So let’s combine the attacks. We know that we can guess the QID given enough guessing. And, we know that we can inject glue records for domains, provided they are within the same domain the response is for. So, if we can guess the QID, respond to a non-existent domain, and include glue records for a real domain, we can poison the cache and hijack the domain.

So now what? We already patched these two problems! Well, the short-term answer is another patch. The new patch adds additional randomness to the equation in the form of the source port. So, when a DNS server makes a request, it randomizes the QID and the source port. Now the attacker needs to guess both in order to be successful. This basically makes it a 32-bit number that needs to be guessed, rather than a 16-bit number. So, it takes a lot more effort on the part of the attacker. This helps, but, and this is important, it is still possible to perform this attack given enough time. This is NOT a permanent fix.

That’s the new attack in a nutshell. There may be additional details I’m not aware of, and Dan will be presenting them at the Blackhat conference in August. In the meantime, the message is to patch your server! Not every server is vulnerable to this, some, such as DJBDNS, have been randomizing source ports for a long time, but others are. If in doubt, check with your vendor.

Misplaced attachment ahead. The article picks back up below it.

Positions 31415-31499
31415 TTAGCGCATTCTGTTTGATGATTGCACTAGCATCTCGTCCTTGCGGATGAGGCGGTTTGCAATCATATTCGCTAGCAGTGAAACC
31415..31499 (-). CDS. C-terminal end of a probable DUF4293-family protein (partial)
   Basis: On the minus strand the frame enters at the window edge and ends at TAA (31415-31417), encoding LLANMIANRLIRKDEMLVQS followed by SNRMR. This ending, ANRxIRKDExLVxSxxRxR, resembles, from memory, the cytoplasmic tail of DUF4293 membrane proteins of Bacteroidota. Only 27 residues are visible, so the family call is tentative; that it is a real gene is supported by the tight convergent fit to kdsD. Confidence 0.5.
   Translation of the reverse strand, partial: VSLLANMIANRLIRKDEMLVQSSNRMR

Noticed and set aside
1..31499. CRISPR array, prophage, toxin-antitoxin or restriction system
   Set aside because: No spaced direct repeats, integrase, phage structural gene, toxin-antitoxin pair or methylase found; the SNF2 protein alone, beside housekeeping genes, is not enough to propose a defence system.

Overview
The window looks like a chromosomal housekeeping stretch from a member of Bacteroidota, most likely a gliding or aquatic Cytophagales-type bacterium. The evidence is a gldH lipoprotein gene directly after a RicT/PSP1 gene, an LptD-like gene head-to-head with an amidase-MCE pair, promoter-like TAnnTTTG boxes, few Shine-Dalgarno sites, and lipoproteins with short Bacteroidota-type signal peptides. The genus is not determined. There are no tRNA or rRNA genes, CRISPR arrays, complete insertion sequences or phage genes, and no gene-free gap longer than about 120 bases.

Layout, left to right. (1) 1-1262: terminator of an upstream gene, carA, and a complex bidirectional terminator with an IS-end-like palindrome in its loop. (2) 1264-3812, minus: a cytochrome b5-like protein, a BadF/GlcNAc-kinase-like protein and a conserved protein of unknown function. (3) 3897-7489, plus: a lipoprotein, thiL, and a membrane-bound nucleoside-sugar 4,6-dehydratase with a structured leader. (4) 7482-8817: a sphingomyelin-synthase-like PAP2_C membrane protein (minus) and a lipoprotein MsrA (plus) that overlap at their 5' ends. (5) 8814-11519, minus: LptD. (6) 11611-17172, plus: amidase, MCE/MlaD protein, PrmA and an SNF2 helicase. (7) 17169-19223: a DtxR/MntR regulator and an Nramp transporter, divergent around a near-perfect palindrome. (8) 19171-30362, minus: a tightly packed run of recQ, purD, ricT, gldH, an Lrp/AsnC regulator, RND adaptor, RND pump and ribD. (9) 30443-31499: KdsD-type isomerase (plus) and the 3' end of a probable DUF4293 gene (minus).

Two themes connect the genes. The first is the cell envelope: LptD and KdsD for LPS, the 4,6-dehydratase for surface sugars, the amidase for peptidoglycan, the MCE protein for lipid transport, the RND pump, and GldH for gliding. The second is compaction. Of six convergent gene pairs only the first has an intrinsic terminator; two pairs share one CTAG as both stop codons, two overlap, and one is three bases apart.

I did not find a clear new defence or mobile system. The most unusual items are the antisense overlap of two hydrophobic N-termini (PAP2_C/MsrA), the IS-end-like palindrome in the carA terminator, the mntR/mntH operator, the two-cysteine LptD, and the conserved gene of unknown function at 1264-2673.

This is pretty big news, and it’s pretty important. Seriously, this is not a joke. Check your servers and patch. Proof of concept code is in the wild already.

Hide that data…

Data security is a pretty hot topic these days, especially when it comes to portable data.  In fact, recent reports put airport laptop theft in the tens of thousands a week.  Most, if not all, of these laptops have sensitive data on them, whether it be sensitive to the user, or sensitive to the user’s employer.  And to make matters worse, most of these laptops lack anything beyond basic security such as a Windows logon password.

But is security that much of an issue?  Is it that difficult to effectively secure the data on a laptop, or any other computer for that matter?  Well, it depends on the type of security we’re talking about.  There are significant differences between securing data on a machine that is not powered as opposed to a machine that is powered and processing that data.  In the latter case, firewalls, anti-virus software, and good programming practices will help to shield that data from nosy intruders.